The International Association for
the Protection of Intellectual Property
The International Association for the Protection of Intellectual Property, generally known under the abbreviated name AIPPI, is the world's leading International Organization dedicated to the development and improvement of the regimes for the protection of intellectual property.
It is a politically neutral, non-profit organization, domiciled in Switzerland which currently has almost 9000 Members representing more than 100 countries.
The objective of AIPPI is to improve and promote the protection of intellectual property on both an international and national basis. It pursues this objective by working for the development, expansion and improvement of international and regional treaties and agreements and also of national laws relating to intellectual property.
It operates by conducting studies of existing national laws and proposes measures to achieve harmonisation of these laws on an international basis. In this context AIPPI has become increasingly concerned with issues concerning the enforcement of intellectual property rights.
The History of AIPPI
AIPPI dates back to 1897, shortly following the signature of the Paris Convention for the Protection of Industrial Property in the year 1883. Following the initiative of leading legal scientists and practitioners a founders meeting was held in Brussels on May 8, 1897 and in October 1897 the first Congress was convened in Vienna with subsequent festivities in Budapest. Congresses were held annually in the early stages, later alternating with "Reunions", until the beginning of the First World War dictated an interruption in 1914.
The revival of the Association took place in 1925. Under the leadership of the Swiss Patent Attorney, Eugen Blum, the centre of gravity of AIPPI moved to Switzerland.
As a consequence of the Second World War, the activities of the Association suffered a second interruption from 1938 to 1946. The development of AIPPI to its present form has been a continual one. Starting with an emphasis on Western Europe it has become a truly international Association, including North and South America, Eastern European countries, Asia, Australia and Africa.
In 1997 AIPPI celebrated its Centennial in Vienna and Budapest. In its long history, AIPPI has adopted more than 700 Resolutions and Reports. The presentation of these Resolutions and Reports to international Governmental Organizations, in particular the WIPO, has contributed considerably to the development, improvement and harmonization of the international protection of Intellectual Property.
Recently AIPPI has revised and improved its Statutes and Regulations (which are available in English, French and German) in order to meet not only the challenges present in the IP field but also the needs of the Membership.
The Organization of AIPPI
The Members of AIPPI are people actively interested in intellectual property protection on a national or international level.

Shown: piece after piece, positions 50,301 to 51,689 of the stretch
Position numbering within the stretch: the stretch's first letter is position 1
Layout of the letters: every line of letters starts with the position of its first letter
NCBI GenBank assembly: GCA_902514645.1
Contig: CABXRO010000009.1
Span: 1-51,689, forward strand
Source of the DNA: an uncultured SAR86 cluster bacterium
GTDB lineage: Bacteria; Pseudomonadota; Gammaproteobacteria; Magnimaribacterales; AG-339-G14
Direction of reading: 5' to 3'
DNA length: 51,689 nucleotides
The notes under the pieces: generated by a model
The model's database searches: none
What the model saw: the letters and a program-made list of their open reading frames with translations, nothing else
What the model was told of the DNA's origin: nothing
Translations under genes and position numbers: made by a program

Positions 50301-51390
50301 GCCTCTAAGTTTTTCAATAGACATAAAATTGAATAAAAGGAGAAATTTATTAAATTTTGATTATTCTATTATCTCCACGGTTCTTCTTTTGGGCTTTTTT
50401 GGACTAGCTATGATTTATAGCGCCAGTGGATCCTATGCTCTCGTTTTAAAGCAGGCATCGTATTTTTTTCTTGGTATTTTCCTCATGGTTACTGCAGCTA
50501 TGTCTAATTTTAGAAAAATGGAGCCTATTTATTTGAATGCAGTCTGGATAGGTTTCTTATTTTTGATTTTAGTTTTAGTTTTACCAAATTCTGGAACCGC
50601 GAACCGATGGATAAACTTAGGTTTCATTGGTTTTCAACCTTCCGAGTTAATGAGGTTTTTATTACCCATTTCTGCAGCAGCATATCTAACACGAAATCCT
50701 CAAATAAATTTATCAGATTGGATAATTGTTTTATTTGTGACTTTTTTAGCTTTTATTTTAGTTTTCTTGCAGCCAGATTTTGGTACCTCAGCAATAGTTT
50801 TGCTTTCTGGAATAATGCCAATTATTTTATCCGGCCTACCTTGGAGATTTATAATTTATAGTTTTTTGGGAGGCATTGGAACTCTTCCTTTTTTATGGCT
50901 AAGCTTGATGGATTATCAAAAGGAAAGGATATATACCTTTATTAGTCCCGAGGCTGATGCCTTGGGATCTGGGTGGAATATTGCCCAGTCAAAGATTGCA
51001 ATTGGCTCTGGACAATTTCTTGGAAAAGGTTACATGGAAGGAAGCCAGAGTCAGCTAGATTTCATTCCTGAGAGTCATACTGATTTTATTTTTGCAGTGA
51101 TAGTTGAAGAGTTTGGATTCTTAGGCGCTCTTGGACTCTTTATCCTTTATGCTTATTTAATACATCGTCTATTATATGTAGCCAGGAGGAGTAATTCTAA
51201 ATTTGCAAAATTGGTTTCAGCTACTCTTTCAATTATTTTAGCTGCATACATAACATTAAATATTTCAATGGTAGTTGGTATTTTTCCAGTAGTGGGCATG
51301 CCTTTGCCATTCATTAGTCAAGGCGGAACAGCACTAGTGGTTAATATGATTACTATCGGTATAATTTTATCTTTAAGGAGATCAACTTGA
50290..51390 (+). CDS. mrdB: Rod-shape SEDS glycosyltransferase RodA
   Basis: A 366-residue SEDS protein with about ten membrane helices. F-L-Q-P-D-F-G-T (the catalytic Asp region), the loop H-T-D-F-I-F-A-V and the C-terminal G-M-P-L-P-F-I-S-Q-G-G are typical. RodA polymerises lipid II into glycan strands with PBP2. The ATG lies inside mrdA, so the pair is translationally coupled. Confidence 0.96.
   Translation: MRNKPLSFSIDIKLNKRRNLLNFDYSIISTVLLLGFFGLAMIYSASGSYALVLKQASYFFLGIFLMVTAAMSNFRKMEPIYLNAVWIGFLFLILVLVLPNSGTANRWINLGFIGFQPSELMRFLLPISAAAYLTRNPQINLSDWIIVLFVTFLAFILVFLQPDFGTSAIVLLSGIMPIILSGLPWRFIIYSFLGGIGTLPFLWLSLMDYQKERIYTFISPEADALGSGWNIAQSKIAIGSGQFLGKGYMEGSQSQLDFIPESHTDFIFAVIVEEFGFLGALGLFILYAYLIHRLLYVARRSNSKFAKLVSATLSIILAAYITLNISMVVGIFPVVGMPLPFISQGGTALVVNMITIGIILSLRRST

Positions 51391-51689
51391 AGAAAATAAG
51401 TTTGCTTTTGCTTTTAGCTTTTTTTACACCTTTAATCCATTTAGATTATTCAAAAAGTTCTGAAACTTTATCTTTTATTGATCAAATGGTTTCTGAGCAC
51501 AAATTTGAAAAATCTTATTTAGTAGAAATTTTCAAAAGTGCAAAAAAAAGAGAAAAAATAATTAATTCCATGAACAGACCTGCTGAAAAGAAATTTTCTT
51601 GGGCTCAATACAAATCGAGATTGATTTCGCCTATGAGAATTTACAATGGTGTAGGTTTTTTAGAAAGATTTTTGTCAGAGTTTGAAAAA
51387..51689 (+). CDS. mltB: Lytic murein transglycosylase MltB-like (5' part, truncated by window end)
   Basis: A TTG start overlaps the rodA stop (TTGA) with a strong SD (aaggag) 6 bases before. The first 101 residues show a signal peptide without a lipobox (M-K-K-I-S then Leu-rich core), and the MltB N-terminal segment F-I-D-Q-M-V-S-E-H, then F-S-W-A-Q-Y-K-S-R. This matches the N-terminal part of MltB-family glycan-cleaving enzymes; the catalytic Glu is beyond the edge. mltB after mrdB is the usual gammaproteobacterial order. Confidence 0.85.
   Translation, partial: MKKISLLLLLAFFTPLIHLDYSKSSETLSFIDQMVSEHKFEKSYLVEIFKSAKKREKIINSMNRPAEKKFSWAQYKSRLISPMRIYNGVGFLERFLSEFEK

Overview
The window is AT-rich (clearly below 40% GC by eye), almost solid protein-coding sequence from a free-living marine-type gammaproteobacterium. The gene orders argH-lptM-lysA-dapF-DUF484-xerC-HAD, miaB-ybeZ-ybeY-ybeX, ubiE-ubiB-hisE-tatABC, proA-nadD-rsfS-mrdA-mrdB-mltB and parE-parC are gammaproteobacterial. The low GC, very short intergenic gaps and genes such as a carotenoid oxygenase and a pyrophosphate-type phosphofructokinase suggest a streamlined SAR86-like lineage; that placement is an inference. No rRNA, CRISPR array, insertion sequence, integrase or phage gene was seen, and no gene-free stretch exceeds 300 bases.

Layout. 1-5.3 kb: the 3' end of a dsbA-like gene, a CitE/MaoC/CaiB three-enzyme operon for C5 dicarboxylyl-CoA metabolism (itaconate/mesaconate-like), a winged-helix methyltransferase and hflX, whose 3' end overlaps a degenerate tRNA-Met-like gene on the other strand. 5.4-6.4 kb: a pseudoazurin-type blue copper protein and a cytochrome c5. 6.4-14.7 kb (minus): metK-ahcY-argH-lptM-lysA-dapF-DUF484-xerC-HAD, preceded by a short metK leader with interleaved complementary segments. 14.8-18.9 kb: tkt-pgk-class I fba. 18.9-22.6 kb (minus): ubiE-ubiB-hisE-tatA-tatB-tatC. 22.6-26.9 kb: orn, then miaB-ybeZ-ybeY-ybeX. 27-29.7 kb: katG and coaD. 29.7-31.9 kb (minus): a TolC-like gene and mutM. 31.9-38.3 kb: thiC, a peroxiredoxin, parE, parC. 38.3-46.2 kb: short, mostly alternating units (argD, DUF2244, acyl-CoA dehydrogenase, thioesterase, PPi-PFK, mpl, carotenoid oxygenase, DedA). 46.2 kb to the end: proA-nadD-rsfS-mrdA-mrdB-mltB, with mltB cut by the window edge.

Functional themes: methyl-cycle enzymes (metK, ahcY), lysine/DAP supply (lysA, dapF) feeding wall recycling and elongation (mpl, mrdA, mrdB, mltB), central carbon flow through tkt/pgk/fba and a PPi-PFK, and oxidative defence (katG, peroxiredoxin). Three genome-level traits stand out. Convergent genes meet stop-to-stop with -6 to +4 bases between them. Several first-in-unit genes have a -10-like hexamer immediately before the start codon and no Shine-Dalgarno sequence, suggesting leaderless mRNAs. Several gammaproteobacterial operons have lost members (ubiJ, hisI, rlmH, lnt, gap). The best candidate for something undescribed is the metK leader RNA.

They include lawyers, patent attorneys and trademark agents as well as judges, scientists and engineers. They also include corporations.
AIPPI is organized into 64 National and one Regional Groups and membership is obtained by joining one of these Groups. In countries where no Group exists, membership is obtained as an Independent Member in the international organization.
The primary international bodies of AIPPI are:
- the General Assembly, in which all Members have a right to participate and which is responsible for adopting and modifying the Statutes;
- the Executive Committee, made up of Delegates of all of the Groups - around 300 in number; this is the principal decision-making body of AIPPI;
- the Council of Presidents, made up of the Presidents of the Groups plus a representative of the Independent Members; and
- the Bureau which directs the activities of AIPPI; it is formed of eight Members including the President of AIPPI who chairs the Bureau and the Vice President; the Secretary General and a Deputy who, with three Assistants, are responsible for administration and representation; the Reporter General and two Deputies who, with three Assistants, organize the substantive work of the Association; and a Treasurer General who is in charge of financial resources.
Among the more important Standing Committees are the Programme Committee which recommends to the Executive Committee the subjects for study; the Finance Advisory Committee which acts as an internal auditor; and the Nominating Committee which proposes candidates for the various elective offices.
The Meetings of AIPPI
A Congress open to all Members is scheduled every two years. Normally, about 2000 Members attend with around 1000 accompanying persons. Recent venues include Melbourne, Geneva, Gothenburg, Boston and Paris. The 2012 Congress will be held in Incheon (Rep. of Korea). This two-year cycle is a change from the previous three-year cycle and responds to the increasing pace of international developments. At a Congress, pending Questions concerning international law are discussed and decisions taken on a consensus basis. At the same time, a Congress serves as a forum for workshops which offer valuable educational programs for the participants.
The Executive Committee convenes at each Congress and also in the years in between. The Council of Presidents also meets annually during each Congress and each intervening Executive Committee Meeting. This provides continuity of broadly based decision taking.
AIPPI has instituted a Forum which will meet every other year immediately preceding an Executive Committee Meeting. These are open to all Members but also to Non-Members and provide educational programs of current interest as well as networking among participants.
The Publications of AIPPI